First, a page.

1

Given the new information you've offered, it takes a while for the oldest to fully grasp how fragile baby really is, as well as the ramifications of new baby, accept those and grow into being the trusted and helpful older sibling (in my case, I went back and forth between my "evil side" and my "good side" right up until I left for college). All joking ...


1

The more she's exposed to the language and it's nuances, the better off she'll be. Enroll her in pre-school or some care setting where she can be exposed to some of her peers and the culture. Definitely begin to introduce German books and programs to her so she can start to get an 'ear' for the language. Because both you and your wife are 'fair' at ...


1

I've not been brave enough to try to teach my son German, my best non-native language, but our son is growing up as a bilingual Japanese-speaking child in the US. In our case, we have the advantage that mom is a native speaker of Japanese, but we've observed that this is not enough; several parents we know have children 3-10 years old that simply refuse to ...


1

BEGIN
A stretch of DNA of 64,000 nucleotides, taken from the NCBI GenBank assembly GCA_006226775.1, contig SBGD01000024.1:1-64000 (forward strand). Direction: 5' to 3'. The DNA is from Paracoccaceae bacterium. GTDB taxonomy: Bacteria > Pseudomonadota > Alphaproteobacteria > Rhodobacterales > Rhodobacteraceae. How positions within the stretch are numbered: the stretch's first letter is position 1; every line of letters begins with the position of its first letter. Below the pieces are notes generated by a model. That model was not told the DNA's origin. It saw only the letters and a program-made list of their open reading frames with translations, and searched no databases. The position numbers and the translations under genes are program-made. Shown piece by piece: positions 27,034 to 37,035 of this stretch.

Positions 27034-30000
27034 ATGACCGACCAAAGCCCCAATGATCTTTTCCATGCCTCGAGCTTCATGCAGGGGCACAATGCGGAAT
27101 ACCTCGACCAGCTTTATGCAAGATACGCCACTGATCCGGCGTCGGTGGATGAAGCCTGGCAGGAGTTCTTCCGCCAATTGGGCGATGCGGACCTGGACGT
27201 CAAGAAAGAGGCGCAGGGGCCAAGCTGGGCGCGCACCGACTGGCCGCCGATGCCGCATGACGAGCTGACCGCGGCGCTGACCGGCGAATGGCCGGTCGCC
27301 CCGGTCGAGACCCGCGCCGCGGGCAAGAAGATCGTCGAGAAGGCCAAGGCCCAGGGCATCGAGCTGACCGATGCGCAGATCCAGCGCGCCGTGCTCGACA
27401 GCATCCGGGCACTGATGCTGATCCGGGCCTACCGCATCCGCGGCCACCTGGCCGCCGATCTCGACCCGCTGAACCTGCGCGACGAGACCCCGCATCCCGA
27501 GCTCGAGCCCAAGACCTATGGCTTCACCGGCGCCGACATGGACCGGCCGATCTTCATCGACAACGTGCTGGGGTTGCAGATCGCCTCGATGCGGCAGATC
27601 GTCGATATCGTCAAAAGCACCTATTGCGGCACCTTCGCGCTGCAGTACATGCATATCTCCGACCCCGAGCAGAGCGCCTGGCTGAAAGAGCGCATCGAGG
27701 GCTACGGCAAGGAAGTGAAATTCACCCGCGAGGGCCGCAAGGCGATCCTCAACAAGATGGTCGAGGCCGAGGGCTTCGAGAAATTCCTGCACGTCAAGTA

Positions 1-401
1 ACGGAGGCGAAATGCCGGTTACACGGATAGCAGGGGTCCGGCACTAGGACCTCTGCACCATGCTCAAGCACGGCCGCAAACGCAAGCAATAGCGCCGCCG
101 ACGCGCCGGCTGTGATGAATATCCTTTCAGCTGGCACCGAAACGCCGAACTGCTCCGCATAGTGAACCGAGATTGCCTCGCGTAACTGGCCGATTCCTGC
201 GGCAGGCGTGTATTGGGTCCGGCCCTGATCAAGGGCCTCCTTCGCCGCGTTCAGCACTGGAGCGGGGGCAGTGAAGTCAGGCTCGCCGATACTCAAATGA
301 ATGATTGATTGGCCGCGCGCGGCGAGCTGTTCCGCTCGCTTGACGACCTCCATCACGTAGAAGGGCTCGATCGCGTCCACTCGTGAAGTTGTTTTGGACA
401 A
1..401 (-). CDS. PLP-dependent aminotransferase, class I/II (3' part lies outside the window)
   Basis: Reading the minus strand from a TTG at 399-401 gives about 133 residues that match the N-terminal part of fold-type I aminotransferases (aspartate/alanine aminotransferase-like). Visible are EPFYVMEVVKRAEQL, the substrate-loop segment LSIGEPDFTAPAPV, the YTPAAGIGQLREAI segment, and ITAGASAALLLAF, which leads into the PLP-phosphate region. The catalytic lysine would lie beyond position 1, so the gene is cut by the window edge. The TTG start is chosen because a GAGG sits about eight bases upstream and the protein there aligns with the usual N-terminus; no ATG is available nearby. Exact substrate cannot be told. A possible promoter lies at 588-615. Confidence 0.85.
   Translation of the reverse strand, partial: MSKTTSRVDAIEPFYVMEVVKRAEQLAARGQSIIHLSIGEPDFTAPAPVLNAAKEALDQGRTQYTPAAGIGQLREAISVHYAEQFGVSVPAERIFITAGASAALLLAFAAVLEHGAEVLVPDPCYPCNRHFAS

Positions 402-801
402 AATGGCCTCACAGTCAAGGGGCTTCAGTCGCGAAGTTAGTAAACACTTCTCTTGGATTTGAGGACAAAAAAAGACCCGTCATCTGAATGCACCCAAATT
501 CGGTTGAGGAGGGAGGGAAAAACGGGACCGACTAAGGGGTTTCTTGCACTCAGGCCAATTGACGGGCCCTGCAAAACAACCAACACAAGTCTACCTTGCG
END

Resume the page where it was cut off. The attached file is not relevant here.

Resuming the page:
I think it depends on the child. Being the new kid is always hard, and there are a number of movies that depict this in detail (can't cite any now!) However, inevitably, it all depends on the child and their ability to manage themselves socially. When I was in grade school, there were new kids that were extremely well received, and new kids that were just ...


1

Although I have had no personal experience to share, here are three sites that include research as well as helpful information on moving and it's impact on children. http://www.ourtownamerica.com/press_room/pdf/Background-Movpsy.pdf http://www.nytimes.com/2010/07/11/fashion/11StudiedMoving.html ...


1

If you are considering moving you may want to talk to a real estate agent. A good real estate agent should be able to tell you which town is best for what you want and which area of town and maybe even which school.


1

Researching schools in my own City I used the State department of education website to view relative school rankings by percentage. In my city we had a school ranking 99% statewide. That data meshed with the subjective data we had collected talking with people and made it easy to decide to move within that school district.